The “Where in the World is Matt Lauer?” tour 2002 gave “Today” viewers a glimpse of the beautiful sites Matt journeyed to over the course of his five-day worldwide adventure. But Matt’s whirlwind tour is obviously not the recommended way to travel for anyone who wants to relax. On NBC’s “Today” show, Mark Orwoll, managing editor of Travel and Leisure magazine offers some advice on how you too can visit some of these exotic locations. Read his travel tips and deals below.
DAY ONE: RIO DE JANEIRO, BRAZIL
Rio de Janeiro, once a capital of Brazil, has been a global hotspot for years. Rio’s myriad of nightlife possibilities makes it a hot singles’ destination.
Once you’re there, it’s time to party! Grab your friends and head out to the famous Baixos (“By-shows”). These are South Side areas were several streets gather and around which many cafes, bars and restaurants tend to be located. They become natural meeting spots where the party tends to spill into the streets. A great for the young and the young at heart.
Dance clubs in Rio are always a big draw though they generally don’t pick up until well into the night (12am is early here). The area of Rio known as the South Side has a lot of larger/popular clubs, while the area of Ipanema is know for its smaller, more sophisticated clubs. Copacabana has a little bit of everything.
Of course, Rio is also famous for it’s great live music scene. Roof Bar in Copacabana is great for its bossa nova, jazz and samba. And speaking of Samba, while in Rio, learn how to samba at one of the city’s many “samba parlours” or “Estudantinas.” The environment is always relaxed, but remember it’s rude to turn down an offer to dance!
There is good news and bad news for those interested in traveling to Rio. The good news: It’s an exciting and affordable destination at almost any time of year. The bad news is that crime, particularly aimed at tourists, is high, especially in areas where tourists congregate, like hotels, beaches, and airports. Some visitors prefer the extra security of hiring a private car and driver for a full day or night, which your hotel can arrange. It will cost as much as $25 per hour to as little as $100 for a full day.
Tips: On Matt’s trip, you were able to see Rio from the vantage point of a helicopter and so can tourists, for a price. A six-minute flight from one of several tourist choppers will cost $110 per person. A more affordable way to see Rio from on high is to take the cable car gondolas to the top of Sugar Loaf Mountain (1,300 feet) for about $8. This is especially beautiful if you can get there around sunset.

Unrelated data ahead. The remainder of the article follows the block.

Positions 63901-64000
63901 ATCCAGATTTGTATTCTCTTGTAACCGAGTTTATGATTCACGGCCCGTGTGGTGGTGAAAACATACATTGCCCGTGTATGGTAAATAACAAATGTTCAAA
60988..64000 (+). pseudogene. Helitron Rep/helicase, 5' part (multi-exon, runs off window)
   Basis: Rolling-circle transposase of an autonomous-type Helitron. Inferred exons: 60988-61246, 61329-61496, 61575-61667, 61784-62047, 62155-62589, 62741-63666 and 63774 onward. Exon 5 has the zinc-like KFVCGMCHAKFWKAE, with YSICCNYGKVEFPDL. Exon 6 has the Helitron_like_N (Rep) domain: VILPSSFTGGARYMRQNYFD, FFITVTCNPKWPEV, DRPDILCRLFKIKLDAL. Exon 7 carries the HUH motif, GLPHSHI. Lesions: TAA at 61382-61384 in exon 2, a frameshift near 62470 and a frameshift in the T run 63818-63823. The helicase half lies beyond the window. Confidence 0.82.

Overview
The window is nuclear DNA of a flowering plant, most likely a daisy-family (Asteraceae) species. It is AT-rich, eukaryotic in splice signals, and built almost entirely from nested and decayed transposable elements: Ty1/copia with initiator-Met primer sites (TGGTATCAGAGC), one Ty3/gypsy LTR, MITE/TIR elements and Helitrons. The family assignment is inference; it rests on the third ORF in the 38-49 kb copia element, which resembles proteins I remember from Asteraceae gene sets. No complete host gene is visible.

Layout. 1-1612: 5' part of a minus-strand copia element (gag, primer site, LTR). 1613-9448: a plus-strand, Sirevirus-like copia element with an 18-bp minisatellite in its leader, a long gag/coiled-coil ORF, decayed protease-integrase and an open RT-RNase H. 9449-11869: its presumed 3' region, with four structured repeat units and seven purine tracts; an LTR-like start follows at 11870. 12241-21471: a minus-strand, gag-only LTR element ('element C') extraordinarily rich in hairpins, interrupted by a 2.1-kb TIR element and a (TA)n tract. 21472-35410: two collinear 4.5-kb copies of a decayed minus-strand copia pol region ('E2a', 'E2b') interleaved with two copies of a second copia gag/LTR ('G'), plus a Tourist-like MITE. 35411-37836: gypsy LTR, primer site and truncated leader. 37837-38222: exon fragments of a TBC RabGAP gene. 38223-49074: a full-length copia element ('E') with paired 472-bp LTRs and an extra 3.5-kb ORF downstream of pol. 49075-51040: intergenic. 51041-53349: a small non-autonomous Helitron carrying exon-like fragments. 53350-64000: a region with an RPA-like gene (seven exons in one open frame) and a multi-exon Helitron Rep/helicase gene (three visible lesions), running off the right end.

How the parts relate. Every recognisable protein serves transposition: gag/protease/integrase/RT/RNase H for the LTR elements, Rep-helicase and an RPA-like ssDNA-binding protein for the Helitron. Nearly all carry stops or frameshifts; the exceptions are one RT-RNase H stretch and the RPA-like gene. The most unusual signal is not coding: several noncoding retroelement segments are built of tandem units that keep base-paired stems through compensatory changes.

Airfares to Rio average around $700 from the east coast and $950 from the west coast. If you want to book your own lodgings, deluxe hotels are available for as little as $70 a night.
Deal: But consider buying a package deal instead, especially if you go with a major tour operator that can get volume discounts. General Tours, one of the most respected tour operators in the business, will sell you a package that includes a round-trip airfare from New York plus six nights lodging for as low as $699.
DAY TWO: MARRAKECH, MOROCCO
This exotic cities has all that is great about a tourist destination, the fabled white city of Marrakech in the desert kingdom of Morocca . It’s a perfect place for a romantic getaway.
Only in the past 10 years has Marrakech become a major tourist destination, bringing with it all the good aspects of tourism without undermining the exotic attractions that made the city popular with adventurous travelers in decades past.
What to do: Visit the main square, the Djemaa el-Fna, filled with jugglers, story-tellers magicians and acrobats. Go shopping in the
surrounding souks (markets); they’re among the best in the country.
Tips: The markets are among the best in the country, especially for leather goods. Many people buy carpets here as well, but beware because if you don’t know how to judge quality, you’ll get anything but a good deal. He also suggests hiring a personal guide to take you through the maze-like web of narrow streets that connect the souks. Tourists can be pestered by shopkeepers, street urchins and would-be guides at every turn. Your hotel can suggest a personal guide for a small charge, which is almost worth it to keep the shopkeepers at bay.
You can visit Morocco year round, despite its desert-like setting. Average temperatures in August are only in the low 80s. But airfares in the summer are high — ranging from $888-$1,500. Comfortable, tourist-class hotels start at around $50 a night, but the sky’s the limit for five-star deluxe hotels.
Deal: Sunny Land tours is offering a package deal this summer that includes round-trip airfare to Casablanca and three nights at a first-class hotel, then they’ll fly you to Marrakech and put you in a hotel there for three more nights. All of this for $1,089 — cheaper than many airlines will charge for the airfare alone. Even better, if you wait to travel next fall, you can book this entire trip for only $698 per person!
DAY THREE: SKIBO CASTLE, NORTHERN SCOTLAND
So can the average person have access to this luxurious and private castle? Yes, but it will cost you. The price for nonmembers is $1,200 per night. If you want to stay again, you’ll have to become a member ($5,000 annual fee), for which you get the discounted rate of only $850 per night.